Finally we have Emily Bronte’s Wuthering Heights. Now, Heathcliff and Catherine Earnshaw are memorable to me for a very different reason to all the others. Reading this book at Uni, I took an intense dislike to these two characters. In fact, you could say that I HATED THEM BOTH with a passion. And I have no qualms about saying — they deserved everything they got.

And so on that note, dear readers, I will bid you all a fond farewell and a happy Valentine’s Day. 😉 If you’ve got a favourite literary romance you’d like to share, feel free to leave a comment.

Catch ya later,  George

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Fabulous Foodie Fiction!

Food, glorious food! I love cooking and I love eating. I enjoy trying new recipes and I delight in modifying old ones. I will often browse through the pages of a cookbook, looking for inspiration. But inspiration does not only lie in recipe books — many a time it can be found in the pages of fabulous foodie fiction.

My earliest memory of food in fiction is, of course, Green Eggs and Ham by Dr Seuss. This timeless children’s book with amazing, crazy rhymes had me begging my mum to feed me curiously coloured culinary cuisine (gotta love a little alliteration). In more recent times, after I first read the book to my daughter, and she requested green eggs and ham for dinner, I made a spinach and ham quiche. It had eggs, it had ham, it was green — mission accomplished!

We need to jump to my late teens for my next memorable foodie fiction experience. The book was ME Kerr’s Fell, a YA novel about an ordinary teenage boy who enrols in an elite private school under an assumed name, where a mysterious club known as the Sevens wield more power than they should. Within its pages, the main character cooks French toast for his would-be girlfriend, providing step-by-step instructions. I had never eaten French toast before — but after reading the description in the book, I went off and made some. And I have been making it as an occasional breakfast treat ever since.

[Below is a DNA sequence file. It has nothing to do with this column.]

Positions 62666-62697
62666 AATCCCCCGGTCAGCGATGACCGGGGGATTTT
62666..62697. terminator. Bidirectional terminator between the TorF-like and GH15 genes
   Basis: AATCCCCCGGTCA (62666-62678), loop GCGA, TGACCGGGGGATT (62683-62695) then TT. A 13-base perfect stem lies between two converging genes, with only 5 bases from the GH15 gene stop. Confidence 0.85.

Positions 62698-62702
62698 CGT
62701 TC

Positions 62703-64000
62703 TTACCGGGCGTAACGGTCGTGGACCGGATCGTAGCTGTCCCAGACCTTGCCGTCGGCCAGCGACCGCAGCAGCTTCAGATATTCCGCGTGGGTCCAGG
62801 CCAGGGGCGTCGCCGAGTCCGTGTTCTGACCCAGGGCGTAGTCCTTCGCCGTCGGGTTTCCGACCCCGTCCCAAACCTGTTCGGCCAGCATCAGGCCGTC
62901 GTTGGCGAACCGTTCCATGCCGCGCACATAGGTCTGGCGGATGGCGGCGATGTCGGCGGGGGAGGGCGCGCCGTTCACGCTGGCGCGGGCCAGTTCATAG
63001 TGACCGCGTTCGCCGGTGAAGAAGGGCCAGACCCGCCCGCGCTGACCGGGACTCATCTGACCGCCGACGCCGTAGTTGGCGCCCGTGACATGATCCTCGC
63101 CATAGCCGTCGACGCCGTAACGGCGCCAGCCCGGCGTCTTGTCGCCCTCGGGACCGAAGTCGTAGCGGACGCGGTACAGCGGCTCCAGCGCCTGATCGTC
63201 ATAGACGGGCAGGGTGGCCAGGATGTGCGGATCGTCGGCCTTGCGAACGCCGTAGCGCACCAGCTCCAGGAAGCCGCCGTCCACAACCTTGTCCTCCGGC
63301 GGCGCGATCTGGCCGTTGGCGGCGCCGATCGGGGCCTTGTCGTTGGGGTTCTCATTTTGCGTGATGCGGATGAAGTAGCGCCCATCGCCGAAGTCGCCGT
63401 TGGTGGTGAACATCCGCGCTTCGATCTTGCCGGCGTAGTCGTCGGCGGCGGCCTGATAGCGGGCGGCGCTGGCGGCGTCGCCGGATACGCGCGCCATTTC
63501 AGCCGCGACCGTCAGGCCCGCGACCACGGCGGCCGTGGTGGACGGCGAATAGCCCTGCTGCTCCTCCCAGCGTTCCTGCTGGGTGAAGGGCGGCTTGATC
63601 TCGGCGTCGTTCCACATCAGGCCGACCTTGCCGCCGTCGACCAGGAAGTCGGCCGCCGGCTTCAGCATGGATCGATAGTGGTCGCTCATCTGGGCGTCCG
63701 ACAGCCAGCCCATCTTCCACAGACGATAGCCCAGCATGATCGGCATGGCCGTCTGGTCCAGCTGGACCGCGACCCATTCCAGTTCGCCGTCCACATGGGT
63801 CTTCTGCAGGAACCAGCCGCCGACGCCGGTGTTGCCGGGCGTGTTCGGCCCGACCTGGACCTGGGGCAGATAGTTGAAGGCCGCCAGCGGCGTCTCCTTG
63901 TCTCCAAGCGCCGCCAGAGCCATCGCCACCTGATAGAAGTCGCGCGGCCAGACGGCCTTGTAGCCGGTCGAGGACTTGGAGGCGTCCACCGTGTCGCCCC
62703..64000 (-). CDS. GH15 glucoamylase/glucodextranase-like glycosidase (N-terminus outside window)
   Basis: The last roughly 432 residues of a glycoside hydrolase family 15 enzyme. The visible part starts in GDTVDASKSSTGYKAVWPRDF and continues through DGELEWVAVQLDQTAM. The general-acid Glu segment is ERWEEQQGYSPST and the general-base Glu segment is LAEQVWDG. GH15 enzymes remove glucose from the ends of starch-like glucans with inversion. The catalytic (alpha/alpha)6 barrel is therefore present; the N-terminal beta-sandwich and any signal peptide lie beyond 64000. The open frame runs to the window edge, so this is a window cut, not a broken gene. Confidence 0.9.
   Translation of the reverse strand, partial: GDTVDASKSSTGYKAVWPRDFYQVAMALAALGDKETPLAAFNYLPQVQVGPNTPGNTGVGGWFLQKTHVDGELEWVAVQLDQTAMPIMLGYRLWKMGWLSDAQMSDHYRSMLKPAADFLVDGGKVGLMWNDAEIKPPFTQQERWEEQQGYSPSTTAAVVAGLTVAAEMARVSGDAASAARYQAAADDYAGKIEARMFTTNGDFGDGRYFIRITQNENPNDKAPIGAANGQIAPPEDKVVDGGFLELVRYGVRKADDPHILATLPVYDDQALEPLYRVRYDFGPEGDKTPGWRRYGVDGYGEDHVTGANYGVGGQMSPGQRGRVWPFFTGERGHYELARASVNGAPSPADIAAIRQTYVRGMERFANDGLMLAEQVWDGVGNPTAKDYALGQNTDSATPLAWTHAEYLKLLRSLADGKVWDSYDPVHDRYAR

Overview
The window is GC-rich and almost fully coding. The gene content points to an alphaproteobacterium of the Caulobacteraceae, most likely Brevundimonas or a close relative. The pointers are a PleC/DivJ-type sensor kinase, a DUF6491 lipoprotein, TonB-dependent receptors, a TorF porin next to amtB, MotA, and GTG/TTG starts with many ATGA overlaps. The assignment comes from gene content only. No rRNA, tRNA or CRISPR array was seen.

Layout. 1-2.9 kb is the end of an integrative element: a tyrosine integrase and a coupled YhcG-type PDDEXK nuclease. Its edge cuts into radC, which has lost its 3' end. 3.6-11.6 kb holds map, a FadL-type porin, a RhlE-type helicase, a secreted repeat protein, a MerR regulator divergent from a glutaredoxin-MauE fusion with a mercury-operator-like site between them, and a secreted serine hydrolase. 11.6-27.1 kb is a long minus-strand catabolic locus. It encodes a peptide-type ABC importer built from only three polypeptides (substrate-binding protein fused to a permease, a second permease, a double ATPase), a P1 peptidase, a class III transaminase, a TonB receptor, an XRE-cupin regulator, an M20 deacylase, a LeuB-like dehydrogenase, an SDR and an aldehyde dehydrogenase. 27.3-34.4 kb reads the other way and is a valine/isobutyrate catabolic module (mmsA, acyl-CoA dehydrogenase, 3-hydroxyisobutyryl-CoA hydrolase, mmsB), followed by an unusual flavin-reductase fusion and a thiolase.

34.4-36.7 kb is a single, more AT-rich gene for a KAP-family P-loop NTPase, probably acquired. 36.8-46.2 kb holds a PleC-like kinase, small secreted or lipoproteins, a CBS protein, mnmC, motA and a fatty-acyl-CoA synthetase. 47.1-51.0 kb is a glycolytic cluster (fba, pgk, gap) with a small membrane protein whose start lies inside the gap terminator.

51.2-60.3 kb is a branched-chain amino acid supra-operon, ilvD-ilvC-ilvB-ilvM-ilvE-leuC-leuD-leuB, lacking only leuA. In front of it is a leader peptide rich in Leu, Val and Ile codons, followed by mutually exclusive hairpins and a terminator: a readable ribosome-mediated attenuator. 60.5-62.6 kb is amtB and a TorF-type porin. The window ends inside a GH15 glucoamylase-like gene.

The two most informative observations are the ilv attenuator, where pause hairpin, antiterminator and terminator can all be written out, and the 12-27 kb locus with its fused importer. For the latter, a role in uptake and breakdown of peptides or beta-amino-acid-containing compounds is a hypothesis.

In more recent times I have become enamoured of Poppy Z Brite’s foodie fiction, set in New Orleans. Brite made her name with horror novels such as Lost Souls and Drawing Blood, but came to eventually change her writing focus. She’s written a series of novels following the adventures of Rickey and G-Man through the restaurants of New Orleans. These are the type of books that make you hungry as you read them. And they make you want to cook with alcohol, as Rickey and G-Man establish their restaurant, Liquor, where every dish on the menu has at least some alcohol in it. Very inspiring!